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Phosphoethanolamine improves non-alcoholic steatohepatitis, and enhances muscle insulin signaling, in Pcyt2 heterozygous mice.

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Title: Phosphoethanolamine improves non-alcoholic steatohepatitis, and enhances muscle insulin signaling, in Pcyt2 heterozygous mice.
Author: Mattos, Gabriela
Department: Department of Human Health and Nutritional Sciences
Program: Human Health and Nutritional Sciences
Advisor: Bakovic, Marica
Abstract: Phosphatidylethanolamine (PE) is primarily synthesized by the Kennedy pathway, where a series of enzymatic reactions incorporate ethanolamine and diacylglycerol (DAG). This pathway is dependent on CTP-ethanolamine cytidylyltransferase (ET/Pcyt2), which is the rate limiting enzyme. Pcyt2 heterozygous mice (Pcyt2(+/-)) accumulate DAG and triacylglycerol due to the lack of utilization in the Kennedy pathway, leading to the development of obesity, insulin resistance, hyperlipidemia, and steatohepatitis. Here, we demonstrate that supplementation with phosphoethanolamine (PEA), the substrate of Pcyt2, has the ability to improve steatohepatitis caused by the lack of DAG utilization. PEA also enhanced insulin signaling to promote protein synthesis in skeletal muscle. Genes involved in phospholipid biosynthesis and lipid metabolism were also stimulated by PEA to maintain phospholipid content and promote lipolysis. The effects of PCYT2 knockdown on human fibroblast cells were examined to provide insight as to how reductions in PCYT2 could result in lipid-related disorders in a human model.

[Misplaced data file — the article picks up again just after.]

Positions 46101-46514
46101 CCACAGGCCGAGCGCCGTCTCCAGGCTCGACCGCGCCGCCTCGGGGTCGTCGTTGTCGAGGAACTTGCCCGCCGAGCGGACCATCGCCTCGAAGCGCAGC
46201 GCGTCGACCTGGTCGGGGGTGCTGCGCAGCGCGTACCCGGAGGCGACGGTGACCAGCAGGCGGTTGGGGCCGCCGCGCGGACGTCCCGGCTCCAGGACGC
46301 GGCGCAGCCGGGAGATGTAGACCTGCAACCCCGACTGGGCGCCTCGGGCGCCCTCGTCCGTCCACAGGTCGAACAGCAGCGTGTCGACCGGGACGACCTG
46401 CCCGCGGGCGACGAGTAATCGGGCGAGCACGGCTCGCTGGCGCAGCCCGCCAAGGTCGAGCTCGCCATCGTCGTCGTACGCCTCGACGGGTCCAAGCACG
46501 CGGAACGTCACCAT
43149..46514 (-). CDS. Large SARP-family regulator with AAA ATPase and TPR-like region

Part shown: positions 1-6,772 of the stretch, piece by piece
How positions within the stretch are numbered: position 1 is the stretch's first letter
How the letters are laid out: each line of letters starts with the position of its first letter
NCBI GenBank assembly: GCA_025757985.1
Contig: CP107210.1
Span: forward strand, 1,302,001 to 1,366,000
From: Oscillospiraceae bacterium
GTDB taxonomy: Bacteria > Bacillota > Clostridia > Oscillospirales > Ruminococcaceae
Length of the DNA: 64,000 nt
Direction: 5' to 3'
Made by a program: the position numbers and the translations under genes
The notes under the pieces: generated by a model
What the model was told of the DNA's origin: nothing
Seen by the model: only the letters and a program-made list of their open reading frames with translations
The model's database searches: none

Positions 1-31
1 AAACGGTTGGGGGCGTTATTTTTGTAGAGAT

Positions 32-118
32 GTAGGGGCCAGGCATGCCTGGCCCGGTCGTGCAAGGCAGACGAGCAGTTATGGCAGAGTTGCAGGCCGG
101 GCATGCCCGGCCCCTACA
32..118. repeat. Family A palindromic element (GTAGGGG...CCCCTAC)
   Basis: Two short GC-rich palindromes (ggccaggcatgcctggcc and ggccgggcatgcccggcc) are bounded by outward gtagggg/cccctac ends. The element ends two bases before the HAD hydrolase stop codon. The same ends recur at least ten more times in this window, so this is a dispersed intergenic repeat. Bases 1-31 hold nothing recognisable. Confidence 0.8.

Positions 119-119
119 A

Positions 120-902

URI: http://hdl.handle.net/10214/14093
Date: 2018-08


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